Identifier

etd-04152009-120528

Degree

Doctor of Philosophy (PhD)

Department

Human Resource Education and Workforce Development

Document Type

Dissertation

Abstract

The primary purpose of this study was to determine the factors that influence online learners’ intent to continue. This study gathered the data from the University of Arkansas, Fayetteville, and Nicholls State University. The total number of participants was n=122. The findings in this study revealed a positive relationship between online learners’ perceived usefulness and intent to continue (r=.37, p< 0.01), a positive relationship between online learners’ perceived ease of use and intent to continue (r=.44, p< 0.01), a positive relationship between online learners’ perceived flexibility and intent to continue (r=.72, p< 0.01), a positive relationship between online learners’ perceived learner-instructor interaction and intent to continue (r=.52, p< 0.01), and a positive relationship between online learners’ satisfaction and intent to continue (r=.84, p< 0.01). Moreover, the findings showed a negative relationship between online learners’ perceived learner-learner interaction and intent to continue (r= -.27, p< 0.01). Although the learner-learner interaction questionnaire used negative description, it still indicated a positive relationship between perceived learner-learner interaction and online learners’ intent to continue. The Multiple Regression Analysis (MRA) revealed that the perceived flexibility and satisfaction had positive influence on the online learners’ intent to continue, and the value of R2 further revealed that the two predictor variables explained 76.4 % of the variance in the online learners’ intent to continue.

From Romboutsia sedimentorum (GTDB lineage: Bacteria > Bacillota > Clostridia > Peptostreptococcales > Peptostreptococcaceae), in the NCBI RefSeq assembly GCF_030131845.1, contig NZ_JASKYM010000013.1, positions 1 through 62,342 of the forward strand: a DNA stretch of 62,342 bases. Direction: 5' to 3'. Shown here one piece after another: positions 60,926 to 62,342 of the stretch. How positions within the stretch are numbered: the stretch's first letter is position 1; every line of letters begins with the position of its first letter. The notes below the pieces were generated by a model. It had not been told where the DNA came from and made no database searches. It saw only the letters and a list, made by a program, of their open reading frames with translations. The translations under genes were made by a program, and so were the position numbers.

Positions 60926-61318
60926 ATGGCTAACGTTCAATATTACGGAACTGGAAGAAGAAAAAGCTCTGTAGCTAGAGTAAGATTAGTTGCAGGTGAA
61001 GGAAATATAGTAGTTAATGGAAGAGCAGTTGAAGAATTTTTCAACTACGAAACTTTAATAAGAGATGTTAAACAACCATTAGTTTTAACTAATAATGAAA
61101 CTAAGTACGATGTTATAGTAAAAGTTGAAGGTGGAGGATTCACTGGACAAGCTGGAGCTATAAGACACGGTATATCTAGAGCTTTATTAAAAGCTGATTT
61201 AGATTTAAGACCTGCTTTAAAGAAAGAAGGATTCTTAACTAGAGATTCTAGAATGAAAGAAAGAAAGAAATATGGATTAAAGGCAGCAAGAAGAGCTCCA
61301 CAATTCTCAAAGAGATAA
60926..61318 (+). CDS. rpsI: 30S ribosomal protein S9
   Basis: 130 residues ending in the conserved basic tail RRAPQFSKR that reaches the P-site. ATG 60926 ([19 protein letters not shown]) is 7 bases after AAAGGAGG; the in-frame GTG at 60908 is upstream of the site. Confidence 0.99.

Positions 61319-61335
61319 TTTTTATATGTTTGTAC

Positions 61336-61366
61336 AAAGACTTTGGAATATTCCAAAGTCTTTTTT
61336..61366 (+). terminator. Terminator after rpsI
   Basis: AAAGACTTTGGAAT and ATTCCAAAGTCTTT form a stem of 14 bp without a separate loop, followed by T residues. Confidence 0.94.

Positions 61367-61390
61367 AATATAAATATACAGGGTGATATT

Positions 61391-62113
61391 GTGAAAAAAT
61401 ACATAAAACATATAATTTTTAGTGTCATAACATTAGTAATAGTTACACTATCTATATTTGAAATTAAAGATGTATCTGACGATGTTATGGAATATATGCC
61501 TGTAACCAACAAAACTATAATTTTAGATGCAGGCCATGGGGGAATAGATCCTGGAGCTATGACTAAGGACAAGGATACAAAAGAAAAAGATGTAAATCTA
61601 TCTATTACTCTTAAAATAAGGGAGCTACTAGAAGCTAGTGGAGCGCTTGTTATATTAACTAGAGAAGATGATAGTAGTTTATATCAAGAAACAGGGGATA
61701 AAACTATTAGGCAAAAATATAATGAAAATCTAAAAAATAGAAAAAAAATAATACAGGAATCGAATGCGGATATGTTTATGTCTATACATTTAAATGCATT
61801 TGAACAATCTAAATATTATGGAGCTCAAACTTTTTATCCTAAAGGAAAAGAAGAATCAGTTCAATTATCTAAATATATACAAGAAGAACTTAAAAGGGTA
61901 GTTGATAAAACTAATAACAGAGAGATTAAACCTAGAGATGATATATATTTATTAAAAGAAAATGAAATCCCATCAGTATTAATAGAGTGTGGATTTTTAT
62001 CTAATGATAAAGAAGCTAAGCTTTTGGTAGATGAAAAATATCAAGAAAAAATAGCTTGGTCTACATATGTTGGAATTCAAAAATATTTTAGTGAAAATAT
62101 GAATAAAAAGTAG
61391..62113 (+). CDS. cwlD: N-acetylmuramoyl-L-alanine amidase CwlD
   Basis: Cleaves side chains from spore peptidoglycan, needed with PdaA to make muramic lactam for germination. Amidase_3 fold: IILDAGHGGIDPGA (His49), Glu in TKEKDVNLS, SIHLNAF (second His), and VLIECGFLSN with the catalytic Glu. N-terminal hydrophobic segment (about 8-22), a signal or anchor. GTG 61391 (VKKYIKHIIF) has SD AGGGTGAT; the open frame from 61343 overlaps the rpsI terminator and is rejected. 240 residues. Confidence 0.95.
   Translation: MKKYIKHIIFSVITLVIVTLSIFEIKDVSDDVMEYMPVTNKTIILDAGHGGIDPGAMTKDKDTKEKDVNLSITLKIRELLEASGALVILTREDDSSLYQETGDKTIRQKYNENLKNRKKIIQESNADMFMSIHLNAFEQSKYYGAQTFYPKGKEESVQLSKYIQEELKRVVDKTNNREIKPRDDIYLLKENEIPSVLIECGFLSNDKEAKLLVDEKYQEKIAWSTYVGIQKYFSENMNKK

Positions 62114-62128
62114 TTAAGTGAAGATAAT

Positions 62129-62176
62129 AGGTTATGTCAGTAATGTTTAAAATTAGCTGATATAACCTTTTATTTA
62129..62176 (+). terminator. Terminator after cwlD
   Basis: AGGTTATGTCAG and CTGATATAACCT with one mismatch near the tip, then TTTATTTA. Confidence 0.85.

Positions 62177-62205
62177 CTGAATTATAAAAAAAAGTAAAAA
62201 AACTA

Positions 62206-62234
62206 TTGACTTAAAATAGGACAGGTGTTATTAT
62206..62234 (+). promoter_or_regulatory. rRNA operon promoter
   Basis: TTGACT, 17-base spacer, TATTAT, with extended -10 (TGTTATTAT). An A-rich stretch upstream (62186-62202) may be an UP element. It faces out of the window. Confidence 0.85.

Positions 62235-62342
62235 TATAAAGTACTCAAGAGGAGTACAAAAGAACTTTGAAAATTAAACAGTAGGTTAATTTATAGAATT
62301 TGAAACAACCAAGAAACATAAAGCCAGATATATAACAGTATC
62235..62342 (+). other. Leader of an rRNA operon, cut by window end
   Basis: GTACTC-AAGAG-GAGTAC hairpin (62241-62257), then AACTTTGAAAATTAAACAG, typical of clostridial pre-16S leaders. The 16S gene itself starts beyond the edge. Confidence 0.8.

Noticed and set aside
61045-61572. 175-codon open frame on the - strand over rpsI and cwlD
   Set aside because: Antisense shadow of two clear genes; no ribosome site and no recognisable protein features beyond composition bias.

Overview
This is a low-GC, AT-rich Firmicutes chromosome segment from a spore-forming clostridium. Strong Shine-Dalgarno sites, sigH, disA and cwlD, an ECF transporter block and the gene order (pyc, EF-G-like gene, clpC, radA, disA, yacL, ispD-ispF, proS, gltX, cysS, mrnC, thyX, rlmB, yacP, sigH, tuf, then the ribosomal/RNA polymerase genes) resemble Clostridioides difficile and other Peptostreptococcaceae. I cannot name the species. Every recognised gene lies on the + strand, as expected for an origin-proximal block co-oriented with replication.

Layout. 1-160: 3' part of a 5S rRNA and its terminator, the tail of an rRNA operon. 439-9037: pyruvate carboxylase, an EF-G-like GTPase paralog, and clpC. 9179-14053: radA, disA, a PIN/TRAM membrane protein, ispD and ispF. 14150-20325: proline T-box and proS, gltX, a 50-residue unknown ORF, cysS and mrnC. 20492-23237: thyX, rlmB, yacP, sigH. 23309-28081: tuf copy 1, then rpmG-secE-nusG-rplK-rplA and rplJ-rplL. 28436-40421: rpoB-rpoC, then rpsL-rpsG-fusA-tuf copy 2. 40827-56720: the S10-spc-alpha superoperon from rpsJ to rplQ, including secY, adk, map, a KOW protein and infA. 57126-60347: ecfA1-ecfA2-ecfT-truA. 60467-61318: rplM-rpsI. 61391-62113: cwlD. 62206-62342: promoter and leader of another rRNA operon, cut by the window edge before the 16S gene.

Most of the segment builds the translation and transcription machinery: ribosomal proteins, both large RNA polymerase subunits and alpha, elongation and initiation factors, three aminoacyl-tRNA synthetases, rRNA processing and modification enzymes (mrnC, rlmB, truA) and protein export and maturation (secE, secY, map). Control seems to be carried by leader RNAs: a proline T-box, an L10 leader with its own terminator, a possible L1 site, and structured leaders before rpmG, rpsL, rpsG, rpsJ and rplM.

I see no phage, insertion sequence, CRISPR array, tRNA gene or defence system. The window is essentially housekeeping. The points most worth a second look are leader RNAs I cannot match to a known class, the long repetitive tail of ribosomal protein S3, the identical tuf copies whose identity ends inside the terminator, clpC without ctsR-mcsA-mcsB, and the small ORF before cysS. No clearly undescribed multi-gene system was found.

Date

2009

Document Availability at the Time of Submission

Release the entire work immediately for access worldwide.

Committee Chair

Krisanna Machtmes

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